Top Tips for Travelling to Iceland with Kids
Iceland is a country which stands out as an ideal destination for travelling with children. It is a fantastic opportunity to switch off and enjoy a wide variety of once-in-a-lifetime experiences together. Boasting a low crime rate and a family-friendly culture, Iceland is somewhere you can truly relax in the knowledge that you and your little ones will be safe and welcome. Here are our top tips for travelling to Iceland with kids so you can make the most of your holiday.
Plan Your Activities
Before jetting off to the Land of Fire and Ice, think about some of the family activities you’d like to add to your itinerary. Travelling with kids can be full-on, so having an idea of what you want to do and where you want to go allows you to plan so you don’t have to worry about making last-minute arrangements upon your arrival.
Many of the sights and attractions in Iceland are suitable for children. Here are some of the most popular:
The Blue Lagoon
Relax and unwind together in the warm, mineral-enriched water of this renowned geothermal spa, a swimming experience that is guaranteed to be unlike anything they’ve ever experienced. As per the spa etiquette, children must be over the age of 2 to be admitted to the lagoon and children under 8 must wear floaties at all times. All children under the age of 13 receive free entry, which means that this activity is one you can do on a budget.
If your children enjoy activities that set their adrenaline running then whizzing through the Icelandic countryside on a sledge pulled by friendly, playful huskies is certainly something to consider! Most tour operators allow children over the age of 2 to join in, and teenagers can often ride a dog sled independently, depending on the individual restrictions of your chosen operator.
For those children that aren’t overly keen on dogs, why not go horseback riding instead? The Icelandic horse is a wonderfully gentle breed that your children are certain to fall in love with.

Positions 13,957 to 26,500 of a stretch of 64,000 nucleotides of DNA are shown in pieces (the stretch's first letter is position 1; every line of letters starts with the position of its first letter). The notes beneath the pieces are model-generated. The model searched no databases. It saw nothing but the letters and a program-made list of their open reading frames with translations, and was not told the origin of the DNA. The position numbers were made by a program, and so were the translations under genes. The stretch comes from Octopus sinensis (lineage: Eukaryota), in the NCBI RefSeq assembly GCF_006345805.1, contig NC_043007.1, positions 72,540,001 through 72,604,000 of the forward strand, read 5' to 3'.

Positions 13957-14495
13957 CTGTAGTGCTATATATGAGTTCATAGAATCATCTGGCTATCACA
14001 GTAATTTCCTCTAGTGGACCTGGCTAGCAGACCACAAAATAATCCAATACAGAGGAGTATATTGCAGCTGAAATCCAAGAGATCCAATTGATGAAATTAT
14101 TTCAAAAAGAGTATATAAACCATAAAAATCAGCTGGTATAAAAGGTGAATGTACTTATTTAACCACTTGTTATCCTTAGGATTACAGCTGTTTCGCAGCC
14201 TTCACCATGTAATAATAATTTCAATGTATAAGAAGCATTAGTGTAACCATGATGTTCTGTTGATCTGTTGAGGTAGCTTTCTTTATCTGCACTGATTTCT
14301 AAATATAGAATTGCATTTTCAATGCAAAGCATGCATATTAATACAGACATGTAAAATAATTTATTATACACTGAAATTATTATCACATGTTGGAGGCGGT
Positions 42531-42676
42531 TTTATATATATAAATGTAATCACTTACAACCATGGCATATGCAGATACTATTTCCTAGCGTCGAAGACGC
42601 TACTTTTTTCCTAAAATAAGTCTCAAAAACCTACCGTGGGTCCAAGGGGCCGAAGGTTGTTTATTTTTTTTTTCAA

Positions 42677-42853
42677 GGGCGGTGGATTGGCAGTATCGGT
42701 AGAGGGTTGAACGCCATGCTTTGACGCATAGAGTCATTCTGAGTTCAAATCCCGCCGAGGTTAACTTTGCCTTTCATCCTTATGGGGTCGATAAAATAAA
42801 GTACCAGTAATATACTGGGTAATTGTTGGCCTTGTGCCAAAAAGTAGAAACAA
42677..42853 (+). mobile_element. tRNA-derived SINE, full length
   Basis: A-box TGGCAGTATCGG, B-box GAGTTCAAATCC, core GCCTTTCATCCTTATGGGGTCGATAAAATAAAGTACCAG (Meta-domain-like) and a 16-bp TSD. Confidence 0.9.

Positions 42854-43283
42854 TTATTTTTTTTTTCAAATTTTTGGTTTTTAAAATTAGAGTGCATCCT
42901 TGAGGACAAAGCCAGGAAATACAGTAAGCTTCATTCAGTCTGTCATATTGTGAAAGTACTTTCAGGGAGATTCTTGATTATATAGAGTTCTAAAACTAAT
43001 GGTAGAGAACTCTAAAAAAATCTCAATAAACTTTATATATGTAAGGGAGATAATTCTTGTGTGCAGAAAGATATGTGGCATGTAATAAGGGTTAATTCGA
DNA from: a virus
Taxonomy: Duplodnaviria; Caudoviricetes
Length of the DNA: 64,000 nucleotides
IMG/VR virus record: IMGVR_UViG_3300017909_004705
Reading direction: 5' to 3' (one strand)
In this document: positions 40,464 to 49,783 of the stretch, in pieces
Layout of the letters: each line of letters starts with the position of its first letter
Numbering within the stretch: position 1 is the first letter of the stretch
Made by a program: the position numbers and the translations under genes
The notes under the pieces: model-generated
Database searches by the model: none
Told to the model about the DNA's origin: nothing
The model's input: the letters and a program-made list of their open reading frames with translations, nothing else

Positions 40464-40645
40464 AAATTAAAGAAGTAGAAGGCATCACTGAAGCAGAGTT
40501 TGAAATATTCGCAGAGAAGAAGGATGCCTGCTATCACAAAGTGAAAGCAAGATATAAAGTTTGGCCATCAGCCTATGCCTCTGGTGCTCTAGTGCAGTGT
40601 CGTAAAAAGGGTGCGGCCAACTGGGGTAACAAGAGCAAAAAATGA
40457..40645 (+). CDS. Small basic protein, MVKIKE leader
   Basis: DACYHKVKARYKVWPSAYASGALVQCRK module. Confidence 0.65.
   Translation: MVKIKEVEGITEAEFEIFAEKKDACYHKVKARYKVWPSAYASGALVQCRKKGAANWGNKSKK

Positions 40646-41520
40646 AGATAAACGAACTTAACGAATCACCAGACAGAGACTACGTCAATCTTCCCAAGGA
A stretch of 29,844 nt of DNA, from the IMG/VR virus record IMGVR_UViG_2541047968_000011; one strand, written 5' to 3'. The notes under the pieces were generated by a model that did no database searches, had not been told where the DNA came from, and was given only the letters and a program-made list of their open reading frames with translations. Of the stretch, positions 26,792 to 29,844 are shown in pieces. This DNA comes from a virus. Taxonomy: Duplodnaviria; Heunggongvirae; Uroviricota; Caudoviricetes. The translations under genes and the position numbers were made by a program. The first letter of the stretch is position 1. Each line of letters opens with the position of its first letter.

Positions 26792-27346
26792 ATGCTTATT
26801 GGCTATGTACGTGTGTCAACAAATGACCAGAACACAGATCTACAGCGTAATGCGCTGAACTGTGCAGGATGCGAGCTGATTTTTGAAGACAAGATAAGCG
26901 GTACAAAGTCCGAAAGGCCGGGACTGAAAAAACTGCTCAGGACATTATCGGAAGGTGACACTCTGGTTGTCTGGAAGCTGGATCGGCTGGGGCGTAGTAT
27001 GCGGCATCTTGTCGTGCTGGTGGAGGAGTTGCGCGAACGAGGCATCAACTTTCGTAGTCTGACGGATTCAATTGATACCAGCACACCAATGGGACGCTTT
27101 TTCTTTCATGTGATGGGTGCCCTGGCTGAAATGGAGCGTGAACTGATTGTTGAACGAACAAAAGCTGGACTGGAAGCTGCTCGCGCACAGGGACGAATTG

The Northern Lights
Do you want to see your children’s faces full of wonder as they stare up at the Aurora Borealis? Although this activity may not be suitable for the smallest of guests (who may not take kindly to early starts), many older kids will relish the opportunity of a nighttime adventure to seek out the Northern Lights. It’s important to remember that spotting the aurora is never guaranteed, so it may be best if your children are old enough to understand this and enjoy the experience, regardless of the outcome.
The Golden Circle
If you’re keen to experience a road trip during your time in Iceland, the Golden Circle is one of the most suited to travelling with kids because it can be easily completed within a day. During your time on the road, you will be able to visit Thingvellir National Park, Haukadalur Geothermal Area and the Gullfoss Waterfall.
Look out for Street Food
Street food in Iceland is often a more budget-friendly option than eating all of your meals in a restaurant and tends to be more popular with children. The most popular street food in Iceland is the hot dog, which is served with a deliciously soft bun, onions and all the condiments you require.
Prepare for the Midnight Sun
During the height of the summer months, Iceland experiences a phenomenon known as the midnight sun, during which it’s never fully dark. If your children are sensitive to light you may want to bring along some eye masks which can help them get their rest.
Pack for Unpredictable Weather
The weather in Iceland is notoriously cold, wet and windy, sometimes all at the same time. The key to remaining comfortable is ensuring you have plenty of waterproof clothing that will keep you and your children dry, as well as bringing enough clothes to ‘layer up’ so that you are prepared for both warmer and cooler weather.
Hire a Car
Sticking to strict timings on an organised tour can be difficult with children in tow, particularly younger ones who like to go at their own pace. By hiring a car you are in charge of your own schedule, which means that there are no consequences for your little one wanting to spend “just 5 more minutes” enjoying the Diamond Beach or having a sudden change of heart over a planned activity.Back